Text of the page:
Unfortunately, this is precisely what happened to Rod Drury after he sold his first business, AfterMail, to Quest for a reported US$45 million in 2006. In fact, the actual amount he received upon sale was just US$15 million, with the rest promised upon the business reaching specific goals.
Alas, it never happened. AfterMail failed to reach its targets in the first few months after acquisition and was unable to catch up; as a result, Drury did not receive the grand pay-out he was hoping for. However, it wasn’t all doom and gloom for him. Drury later went on to setting up online accounting firm Xero, which is now worth billions.
How to do it right
That said, to avoid a situation like what Drury was in, sellers can mitigate the risks by establishing targets that consider the effects of the post-purchase lag. Earn-outs are already complex transactions with many significant periods of ‘unknown’ for both parties, but when structured and applied appropriately, they can yield positive financial rewards for the seller and give buyers some assurance in that they will avoid overpaying on untested potential.
A prime example of a mutually successful earn-out was the 2012 sale of John Lewis’ advertising agency Adam & Eve to Omnicorn. A five-year agreement was negotiated, and resulted in a three-fold increase to roughly £85 million from the original sale price of £25.2 million. The resulting pay-out was £110 million.
Before it sold, Adam & Eve was making an annual profit of £3 million which made the £25.2 million upfront payment more than eight times the amount. By the end of 2015, the earn-out had risen from £17 million to £50 million, and hit its final figure of £85 million by the end of 2016.
Evidently, the founders were deeply committed to growing the business, as demonstrated by their determination in winning the North American Samsung contract in 2016. As well as the sellers benefiting from the rapidly appreciating earn-outs, this motivation was hugely rewarding to the new owners.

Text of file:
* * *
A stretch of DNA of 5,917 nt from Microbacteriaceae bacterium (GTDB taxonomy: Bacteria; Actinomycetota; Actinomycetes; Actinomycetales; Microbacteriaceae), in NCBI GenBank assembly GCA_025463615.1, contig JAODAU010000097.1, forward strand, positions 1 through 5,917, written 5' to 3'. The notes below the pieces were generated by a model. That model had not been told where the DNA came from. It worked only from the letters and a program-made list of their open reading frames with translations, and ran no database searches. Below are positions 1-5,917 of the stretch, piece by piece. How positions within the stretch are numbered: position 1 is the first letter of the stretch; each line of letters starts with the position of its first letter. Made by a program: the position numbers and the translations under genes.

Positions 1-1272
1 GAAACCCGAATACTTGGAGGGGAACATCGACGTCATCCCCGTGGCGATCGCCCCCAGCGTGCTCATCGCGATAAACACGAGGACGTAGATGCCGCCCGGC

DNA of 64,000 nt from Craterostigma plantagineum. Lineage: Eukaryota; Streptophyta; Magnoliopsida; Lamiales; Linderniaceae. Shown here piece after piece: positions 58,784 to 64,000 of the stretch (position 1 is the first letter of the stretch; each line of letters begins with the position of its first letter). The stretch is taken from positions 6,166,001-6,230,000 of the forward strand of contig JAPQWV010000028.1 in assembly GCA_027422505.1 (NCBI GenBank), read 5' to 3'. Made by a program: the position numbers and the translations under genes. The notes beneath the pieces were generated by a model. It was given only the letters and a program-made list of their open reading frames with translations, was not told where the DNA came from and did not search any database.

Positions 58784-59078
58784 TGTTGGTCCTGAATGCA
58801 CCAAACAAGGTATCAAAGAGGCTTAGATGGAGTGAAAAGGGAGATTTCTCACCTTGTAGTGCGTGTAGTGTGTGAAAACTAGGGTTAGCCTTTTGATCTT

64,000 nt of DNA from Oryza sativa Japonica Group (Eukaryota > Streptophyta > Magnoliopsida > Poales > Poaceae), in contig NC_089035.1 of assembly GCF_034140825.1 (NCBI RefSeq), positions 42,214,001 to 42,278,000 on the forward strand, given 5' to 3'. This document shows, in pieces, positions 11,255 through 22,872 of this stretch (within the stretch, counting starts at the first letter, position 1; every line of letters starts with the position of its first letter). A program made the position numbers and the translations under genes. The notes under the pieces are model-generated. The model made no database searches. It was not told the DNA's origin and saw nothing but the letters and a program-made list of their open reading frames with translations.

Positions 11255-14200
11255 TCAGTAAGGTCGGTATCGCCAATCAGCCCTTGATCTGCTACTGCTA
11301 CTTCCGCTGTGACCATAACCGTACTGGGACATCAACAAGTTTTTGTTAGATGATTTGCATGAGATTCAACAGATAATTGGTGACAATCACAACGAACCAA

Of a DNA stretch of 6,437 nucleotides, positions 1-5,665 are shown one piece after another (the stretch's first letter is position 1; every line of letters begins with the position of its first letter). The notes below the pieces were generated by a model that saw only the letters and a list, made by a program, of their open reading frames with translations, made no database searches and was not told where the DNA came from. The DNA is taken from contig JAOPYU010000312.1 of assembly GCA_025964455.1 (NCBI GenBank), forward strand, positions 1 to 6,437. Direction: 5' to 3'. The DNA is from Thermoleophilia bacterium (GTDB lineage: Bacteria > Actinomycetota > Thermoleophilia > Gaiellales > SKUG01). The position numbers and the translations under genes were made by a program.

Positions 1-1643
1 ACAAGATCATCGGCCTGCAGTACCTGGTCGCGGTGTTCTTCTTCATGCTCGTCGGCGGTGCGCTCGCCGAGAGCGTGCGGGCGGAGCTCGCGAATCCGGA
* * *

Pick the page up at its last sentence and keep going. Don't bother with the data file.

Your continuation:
What precautions to take
By no means is incorporating an earn-out agreement into an acquisition deal the simplest or quickest process, but the potential gains can be worth the time and effort. When negotiating the deal, the seller should seek to keep as much control as possible over the assets and the budget, and any major future operations. The contract ought to include provisions to protect the seller’s interests and should penalise the buyer if the agreed conditions are not adhered to. It may also be possible to guarantee a minimum payment for the earn-out.
Both buyer and seller should expect that the other party will insist upon having mechanisms in place to ensure financial transparency over the earn-out period. This should not be objected to as clarity from both parties will prevent later disputes during the earn-out period.
While they are often viewed as a greater benefit to the buyer than the seller, earn-out agreements can protect the interests of all those involved and can, as with Adam & Eve, ensure profitability and success for both camps.
In times of economic uncertainty where bank financing is limited, buying through an earn-out is one of the most popular ways to bring more buyers to the negotiating table, thus increasing the competition and making it more likely that a higher price will be struck.
If the seller has groomed and prepared the company for sale to maximise its value, provided it is inherently profitable and attractive to the market, then efforts should be focused on bringing in multiple offers, specifically cash offers. Any earn-outs must be viewed as bonuses.
With the right advice from professional services and a structured approach to negotiations, earn-out agreements can be a valuable way of progressing a successful sale.
Find a business for sale or if you’re looking for more tips on buying a business, have a look at our other articles on:
- The Due Diligence Process
- Legal essentials when buying a business
- M&A insurance: Are you covered
- How to negotiate the sale of your business
- Top 10 questions to ask a seller before buying a business
Share this article